The President of the Islamic Centre and part-time Imam, Forugh Dolani, introduced the basic concepts of the Muslim Faith with a slide presentation. “Islam is a submission to God’s will”, was the introductory sentence to a number of topics covered throughout the night.
The first topic was Islamic Belief. This belief is based on the following aspects: The unity of God, the existence of angels, the Holy Books and Inscriptions, Prophets of God, Divine determination and the Day of Resurrection.
The unity of God is the most essential aspect of Islam. “Like a book cannot exist without a writer, we believe this whole majestic universe cannot exist without a maker, a governor, a designer – That is the God almighty”.
Muslims, like Christians, believe in Angels and Archangels, and have Holy Books. In fact, the Quran recognises the revelation sent to Muhammad and Abraham, the Torah, the Psalms revealed to David and the Gospel of Jesus.
Prophets are important to the Islamic people. “The prophets are the messengers. The Quran talks about many prophets, however only 25 are mentioned by name, including Muhammad, but there are a lot more. Each prophet has different levels: Jesus, Abraham, Isaac, Moses and most importantly Muhammad are highly ranked prophets: they come with a message, a set of laws, a book and revelations.
Muslims also believe in resurrection. After death it is expected that each person comes back in body and soul and there will be a supreme tribunal in which they will be judged justly and mercifully.
Islamic Teaching was the second topic of the night. The teaching has 2 sources: The Quran - revealed to prophet Muhammad- which contents could be grouped in four topics: monotheism, prophethood, resurrection and justice. “It talks about what happened before us, what we need to do to deal with the current world and situation, in another word, our daily lives, and what going to come”.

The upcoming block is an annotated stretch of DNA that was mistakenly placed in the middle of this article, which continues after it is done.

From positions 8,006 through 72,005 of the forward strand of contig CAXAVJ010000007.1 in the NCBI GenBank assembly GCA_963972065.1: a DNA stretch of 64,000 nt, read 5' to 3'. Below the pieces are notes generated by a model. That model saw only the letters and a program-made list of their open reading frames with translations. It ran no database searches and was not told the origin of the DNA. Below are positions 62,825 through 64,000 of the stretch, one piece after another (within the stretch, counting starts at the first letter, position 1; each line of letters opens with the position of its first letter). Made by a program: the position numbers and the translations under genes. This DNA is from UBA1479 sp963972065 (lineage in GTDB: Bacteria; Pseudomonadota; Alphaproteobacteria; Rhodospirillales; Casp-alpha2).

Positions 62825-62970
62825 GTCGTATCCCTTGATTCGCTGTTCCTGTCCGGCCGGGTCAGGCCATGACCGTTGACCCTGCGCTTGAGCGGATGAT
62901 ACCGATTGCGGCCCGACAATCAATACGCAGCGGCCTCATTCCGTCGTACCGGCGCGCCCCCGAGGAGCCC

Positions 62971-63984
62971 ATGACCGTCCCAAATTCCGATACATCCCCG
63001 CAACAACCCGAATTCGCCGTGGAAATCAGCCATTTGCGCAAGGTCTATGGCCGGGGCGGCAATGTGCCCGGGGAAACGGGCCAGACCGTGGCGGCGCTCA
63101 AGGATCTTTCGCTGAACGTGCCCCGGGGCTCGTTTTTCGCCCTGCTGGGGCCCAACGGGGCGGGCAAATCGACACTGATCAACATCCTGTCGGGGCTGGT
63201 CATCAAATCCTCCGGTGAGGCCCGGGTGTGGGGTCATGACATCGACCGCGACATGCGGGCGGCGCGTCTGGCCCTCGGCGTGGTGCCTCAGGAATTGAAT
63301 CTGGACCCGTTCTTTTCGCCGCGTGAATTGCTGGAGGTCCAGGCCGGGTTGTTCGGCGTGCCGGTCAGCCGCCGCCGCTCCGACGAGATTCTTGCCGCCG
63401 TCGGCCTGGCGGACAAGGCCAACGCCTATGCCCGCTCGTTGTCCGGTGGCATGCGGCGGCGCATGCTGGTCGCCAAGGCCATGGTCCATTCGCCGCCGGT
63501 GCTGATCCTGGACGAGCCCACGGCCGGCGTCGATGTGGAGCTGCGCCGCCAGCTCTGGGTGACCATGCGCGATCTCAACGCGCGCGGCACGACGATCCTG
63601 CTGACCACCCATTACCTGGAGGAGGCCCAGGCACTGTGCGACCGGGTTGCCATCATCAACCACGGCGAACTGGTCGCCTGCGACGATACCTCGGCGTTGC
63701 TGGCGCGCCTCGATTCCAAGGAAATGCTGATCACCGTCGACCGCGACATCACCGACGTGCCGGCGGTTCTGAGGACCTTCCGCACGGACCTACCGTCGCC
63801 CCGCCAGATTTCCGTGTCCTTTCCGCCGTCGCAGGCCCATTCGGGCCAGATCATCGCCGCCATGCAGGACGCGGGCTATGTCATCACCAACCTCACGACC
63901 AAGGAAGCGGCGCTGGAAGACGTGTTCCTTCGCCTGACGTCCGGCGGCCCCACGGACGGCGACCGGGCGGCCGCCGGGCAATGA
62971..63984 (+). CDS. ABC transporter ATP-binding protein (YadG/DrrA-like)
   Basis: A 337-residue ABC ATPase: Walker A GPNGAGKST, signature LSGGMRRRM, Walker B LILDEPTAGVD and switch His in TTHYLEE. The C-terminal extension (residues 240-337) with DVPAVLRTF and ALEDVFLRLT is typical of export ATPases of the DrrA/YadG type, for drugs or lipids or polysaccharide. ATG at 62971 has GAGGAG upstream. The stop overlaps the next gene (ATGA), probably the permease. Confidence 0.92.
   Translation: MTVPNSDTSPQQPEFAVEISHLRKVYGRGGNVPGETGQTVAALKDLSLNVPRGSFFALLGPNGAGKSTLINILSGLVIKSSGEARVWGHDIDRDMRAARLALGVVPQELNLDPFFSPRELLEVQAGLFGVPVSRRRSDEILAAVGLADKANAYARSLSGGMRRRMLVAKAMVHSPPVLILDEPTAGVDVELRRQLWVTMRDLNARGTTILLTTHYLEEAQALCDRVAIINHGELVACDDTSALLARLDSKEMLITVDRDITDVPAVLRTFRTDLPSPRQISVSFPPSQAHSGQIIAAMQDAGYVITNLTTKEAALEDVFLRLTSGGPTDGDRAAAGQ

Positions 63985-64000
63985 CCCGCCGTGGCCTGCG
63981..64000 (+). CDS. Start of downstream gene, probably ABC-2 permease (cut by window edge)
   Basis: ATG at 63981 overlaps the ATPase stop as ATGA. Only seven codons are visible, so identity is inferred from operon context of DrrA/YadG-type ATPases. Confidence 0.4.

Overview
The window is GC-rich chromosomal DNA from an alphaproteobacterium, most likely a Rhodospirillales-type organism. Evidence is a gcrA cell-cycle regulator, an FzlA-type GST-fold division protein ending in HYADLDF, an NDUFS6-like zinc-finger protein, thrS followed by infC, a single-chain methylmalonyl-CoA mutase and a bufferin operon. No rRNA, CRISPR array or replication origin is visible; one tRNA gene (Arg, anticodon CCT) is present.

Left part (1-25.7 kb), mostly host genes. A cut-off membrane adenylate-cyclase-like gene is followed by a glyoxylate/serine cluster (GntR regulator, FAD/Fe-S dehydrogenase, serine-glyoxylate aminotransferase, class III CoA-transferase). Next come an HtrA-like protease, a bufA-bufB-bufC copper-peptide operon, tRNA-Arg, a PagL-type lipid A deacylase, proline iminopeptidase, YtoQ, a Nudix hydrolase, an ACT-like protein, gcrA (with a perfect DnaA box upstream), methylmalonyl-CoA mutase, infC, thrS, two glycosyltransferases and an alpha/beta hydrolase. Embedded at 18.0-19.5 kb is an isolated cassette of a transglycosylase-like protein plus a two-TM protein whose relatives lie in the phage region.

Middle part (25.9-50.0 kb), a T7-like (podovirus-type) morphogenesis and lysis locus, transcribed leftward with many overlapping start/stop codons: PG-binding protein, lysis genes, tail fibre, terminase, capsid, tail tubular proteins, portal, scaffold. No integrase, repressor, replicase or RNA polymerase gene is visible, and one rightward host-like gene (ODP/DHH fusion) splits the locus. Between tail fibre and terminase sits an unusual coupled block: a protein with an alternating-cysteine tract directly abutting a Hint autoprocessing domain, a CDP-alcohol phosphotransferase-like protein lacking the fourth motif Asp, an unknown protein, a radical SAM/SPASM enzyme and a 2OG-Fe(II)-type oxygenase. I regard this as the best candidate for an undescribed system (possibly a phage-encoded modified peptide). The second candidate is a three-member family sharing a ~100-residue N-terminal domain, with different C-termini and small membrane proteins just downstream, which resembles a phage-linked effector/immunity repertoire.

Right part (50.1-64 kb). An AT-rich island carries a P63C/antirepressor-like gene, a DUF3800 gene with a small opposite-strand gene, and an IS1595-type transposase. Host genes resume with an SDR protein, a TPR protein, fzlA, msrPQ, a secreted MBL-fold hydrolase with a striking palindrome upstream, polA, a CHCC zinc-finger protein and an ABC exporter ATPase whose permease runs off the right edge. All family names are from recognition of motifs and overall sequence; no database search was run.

The second teaching source is Muhammad’s words. Muslims call Muhammad “The walking Quran” because he lived and preached by example.
The third and last topic was Islamic Practice, based on five fundamental pillars: Testifying there’s a God and Muhammad is the messenger, the prescribed daily prayer (five times a day), charity, fasting in Ramadan and the duty of visiting the Mecca at least once in your lifetime.
Talking Sharia and Jihad
Forugh Dolani talked about Sharia law and its true meaning: “The path to be followed”.
“Sharia is set of divine laws stipulated for human beings for a fair and just existence on Earth. The laws are static but our understanding is dynamic. The laws include topics such as how to worship God, how to raise children, how to not cheat at work, how to treat neighbours, among others. Only 80 legal verses out of 6,236 talk about the Sharia laws. These laws empower human beings with self-governing with a strong emphasis on justice.”
When speaking about Jihad, Forugh Dolani said, “No, it does not mean Holy War. It fights superstitions, carnal desires and evil incarnations. It encourages us to follow the path of doing good like striving to do good deeds or free people from tyranny and oppression”.
Speaking about fundamentalism
The last 15 minutes of the night were dedicated to Q&A, where the audience had the chance to ask about certain Islamic concepts and specifically the religion’s connection to fundamentalism.
“The Quran says there are 2 different types of verses: some are changing verses, meaning these verses are subject to interpretation; but certain verses are fixed, for example, no Muslim is allowed to say that there are fewer than five times of prayer or no fasting.
There are certain things that we are allowed to interpret. For example, some people say the bowing for prayer should be in 90 degrees and some other say it should be 120 degrees. These are the things that bring different opinions about a certain law.
The Quran talks about history as well, and once upon a time, Muslim people weren’t allowed to react when they were humiliated. When they migrated to Medina and most people lost their wealth, prophet Muhammad was told to ask the people to retaliate; it was time to take their revenge. People resisted at first but eventually they were convinced to take action.
Fundamentalist people will take these historic verses, when God said to a person 1,400 years ago, to retaliate. Muhammad said, “Kill this people like they killed you”, so it’s only relevant to that point. The group of extremists, terrorists, took those verses out of context and are now killing innocent people.
The verses can be taken out of context, but it happens with people with no knowledge".
The last Interfaith Forum of 2017 will be based on the Salvation Army on Wednesday 22 November at the Salvation Army Church on 67 Cleary Street, Hamilton. If you would like to attend, please register with Brooke Robinson on firstname.lastname@example.org or P 4979 1111.